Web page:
Candidates Raise Freight Infrastructure, Energy Priorities in Midterms

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Energy proposals anchored on freight infrastructure initiatives have loomed large for candidates around the country aiming to represent constituents in Congress next year.

With Election Day arriving soon, each party is loudly championing its agenda as they vie to control the U.S. House and Senate in January. Whichever direction voters decide to take on Nov. 8, their actions will be instrumental in determining the national outlook for the next two years of President Joe Biden’s term.

A campaign strategy common among Democrats seeking re-election this fall is pointing to potential benefits from Biden’s enactment of the $1 trillion Infrastructure Investment and Jobs Act (IIJA).

Democrats, governing in the congressional majority, argue the infrastructure law, as well as this year’s enactment of computer semiconductor and climate change policy packages, amount to significant accomplishments for their party during the first half of Biden’s first term.

The president is asking voters to embrace a transformation of the country’s mobility networks. “Last year, we signed the historic infrastructure law, a once-in-a-generation investment in roads, bridges, railroads, airports, high-speed internet, clean air, clean water, clean energy future,” Biden said Nov. 2 at the White House, for an event promoting the bipartisan infrastructure law. He added, “I signed that so that ... we can be positioned to win the competition of the second quarter of the 21st century.”

Biden has scheduled campaign stops at key battleground states to assist candidates who share his policy views.

A central theme this fall for the Biden administration has been climate change. Transportation Secretary Pete Buttigieg, for instance, has promoted a need for implementing severe-weather resilience. As he put it, “We are faced with a moment that is calling on us to address some of the issues that so many of our communities, especially in the industrial Midwest, have faced.”

The IIJA was produced primarily by the Democratic-led Congress. Seeking re-election this November, Sen. Mark Kelly (D-Ariz.), a member of the highway policy panel, was instrumental in advancing the law. The Cook Political Report recently classified the Arizona Senate contest as a “toss-up.”

Sen. Mark Kelly (left), Blake Masters

Sen. Mark Kelly (left) and Republican challenger Blake Masters

“Through the bipartisan infrastructure law and his microchip manufacturing law, Mark is bringing thousands of good-paying jobs to the state of Arizona, many of which don’t require a four-year degree,” Kelly’s campaign noted. “By supporting community colleges and technical schools around the state, he’s making sure Arizonans have the tools they need to fill these jobs.”

Republicans, who are challenging the incumbents for control of Congress, have acknowledged the infrastructure law’s ability to improve supply chain connectivity while remaining largely critical of the Biden administration’s spending platform. The GOP messaging has focused on promoting a domestic energy agenda linked to economic and cultural pressure points.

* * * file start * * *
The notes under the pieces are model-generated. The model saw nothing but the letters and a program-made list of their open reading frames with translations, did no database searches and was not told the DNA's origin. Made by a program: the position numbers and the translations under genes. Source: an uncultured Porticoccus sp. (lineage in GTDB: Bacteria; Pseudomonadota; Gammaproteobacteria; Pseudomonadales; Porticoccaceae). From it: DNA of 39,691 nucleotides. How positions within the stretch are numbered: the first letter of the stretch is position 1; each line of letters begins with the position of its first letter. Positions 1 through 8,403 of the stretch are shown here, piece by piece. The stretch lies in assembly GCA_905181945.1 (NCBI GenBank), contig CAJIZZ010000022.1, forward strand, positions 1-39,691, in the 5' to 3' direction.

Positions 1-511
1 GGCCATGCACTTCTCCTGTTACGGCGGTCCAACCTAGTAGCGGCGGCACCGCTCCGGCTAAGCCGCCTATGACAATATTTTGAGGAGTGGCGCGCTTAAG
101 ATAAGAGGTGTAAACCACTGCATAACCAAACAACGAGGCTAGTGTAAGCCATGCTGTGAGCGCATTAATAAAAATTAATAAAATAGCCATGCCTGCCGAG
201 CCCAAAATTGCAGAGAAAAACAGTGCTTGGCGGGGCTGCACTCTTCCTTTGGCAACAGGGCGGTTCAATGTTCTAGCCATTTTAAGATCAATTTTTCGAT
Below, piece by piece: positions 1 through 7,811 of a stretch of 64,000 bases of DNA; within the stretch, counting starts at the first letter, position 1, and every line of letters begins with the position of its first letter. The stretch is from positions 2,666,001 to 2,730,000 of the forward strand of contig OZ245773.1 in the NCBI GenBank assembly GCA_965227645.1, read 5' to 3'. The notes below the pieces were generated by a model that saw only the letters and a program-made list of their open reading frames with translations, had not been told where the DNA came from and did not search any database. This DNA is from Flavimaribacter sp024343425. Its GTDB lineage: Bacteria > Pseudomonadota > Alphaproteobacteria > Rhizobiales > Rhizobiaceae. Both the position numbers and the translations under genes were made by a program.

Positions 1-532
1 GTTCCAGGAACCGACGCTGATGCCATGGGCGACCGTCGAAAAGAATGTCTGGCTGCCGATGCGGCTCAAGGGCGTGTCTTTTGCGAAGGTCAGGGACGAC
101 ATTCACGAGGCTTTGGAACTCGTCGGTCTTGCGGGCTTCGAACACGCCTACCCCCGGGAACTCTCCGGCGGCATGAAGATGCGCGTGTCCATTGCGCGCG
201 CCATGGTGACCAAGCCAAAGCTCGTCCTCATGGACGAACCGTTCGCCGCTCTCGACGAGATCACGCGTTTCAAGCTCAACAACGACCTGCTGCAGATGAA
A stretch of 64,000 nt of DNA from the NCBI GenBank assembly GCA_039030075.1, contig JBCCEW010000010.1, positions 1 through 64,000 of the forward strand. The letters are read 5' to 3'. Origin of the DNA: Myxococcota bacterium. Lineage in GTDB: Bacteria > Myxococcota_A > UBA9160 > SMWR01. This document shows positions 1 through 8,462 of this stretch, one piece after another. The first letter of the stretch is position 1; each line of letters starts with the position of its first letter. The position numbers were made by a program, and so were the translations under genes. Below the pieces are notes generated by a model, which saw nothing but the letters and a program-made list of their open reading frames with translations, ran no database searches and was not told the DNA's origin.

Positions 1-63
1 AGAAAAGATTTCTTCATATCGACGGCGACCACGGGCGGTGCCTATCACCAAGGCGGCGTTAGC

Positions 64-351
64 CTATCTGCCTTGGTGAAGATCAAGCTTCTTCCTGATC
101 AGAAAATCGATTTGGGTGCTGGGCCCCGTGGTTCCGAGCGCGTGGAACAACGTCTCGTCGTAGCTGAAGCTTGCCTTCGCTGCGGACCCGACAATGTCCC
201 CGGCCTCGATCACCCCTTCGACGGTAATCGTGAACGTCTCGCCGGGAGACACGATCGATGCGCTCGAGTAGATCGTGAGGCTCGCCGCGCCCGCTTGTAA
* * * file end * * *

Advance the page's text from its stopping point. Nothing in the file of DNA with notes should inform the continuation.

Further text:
“The Democrats in power have failed us. Joe Biden and his sidekick Mark Kelly have delivered chaos at our border, skyrocketing inflation, failing schools and widespread wokeness,” said Kelly’s challenger, GOP nominee Blake Masters, a venture capitalist.

Another Senate contest with the Cook Political Report “toss-up” rating is Pennsylvania. The winner there is likely to solidify control of the chamber, as well as hold a seat on an infrastructure policy committee next year.

Democratic nominee John Fetterman, the state’s lieutenant governor, had led in the polls against Republican candidate Mehmet Oz. However, the GOP blanketed airwaves with hard-hitting TV ads benefiting Oz, a television personality. After suffering a stroke earlier this year, Fetterman is back on the stump pushing an independent-centric policy platform.

Another closely watched contest is the Nevada Senate race between incumbent Sen. Catherine Cortez Masto (D-Nev.), and Adam Laxalt, the state’s former attorney general. Masto, a member of the committee with jurisdiction over transit policy, endorses upgrading transportation modes as her opponent champions pursuing domestic energy resources. Specifically, Laxalt indicated he would “work to implement policies that boost our supply chains and help employers provide good-paying, steady jobs.”

As chairman of the National Republican Senatorial Committee, Sen. Rick Scott (R-Fla.), a member of the Commerce Committee with jurisdiction on trucking affairs, is tasked with helping colleagues win the leadership. At campaign stops, Scott has blamed the Biden administration for economic conditions he argues have contributed to inflation. “Biden’s disgusting attempts to gaslight the American people and feed them lies about his failed economic agenda have reached a new level of insanity,” said the senator last month.

GOP leaders also have called for greater emphasis on supply chain connectivity. House Minority Leader Kevin McCarthy (R-Calif.) and his caucus unveiled proposals meant to position their party for victory.

“The frightening supply shock of baby formula this year was the tip of the iceberg of a broken supply chain that has increased costs and left store shelves empty,” per the House GOP’s plan. “Record inflation is driving increases in the price of everyday essentials while our country remains dangerously reliant on foreign countries like China for critical supplies, medicines and technology.”

In the current political climate, various pundits and political observers have raised the prospects of a Republican takeover in the House. The governing outlook for the Senate majority has been harder to predict.

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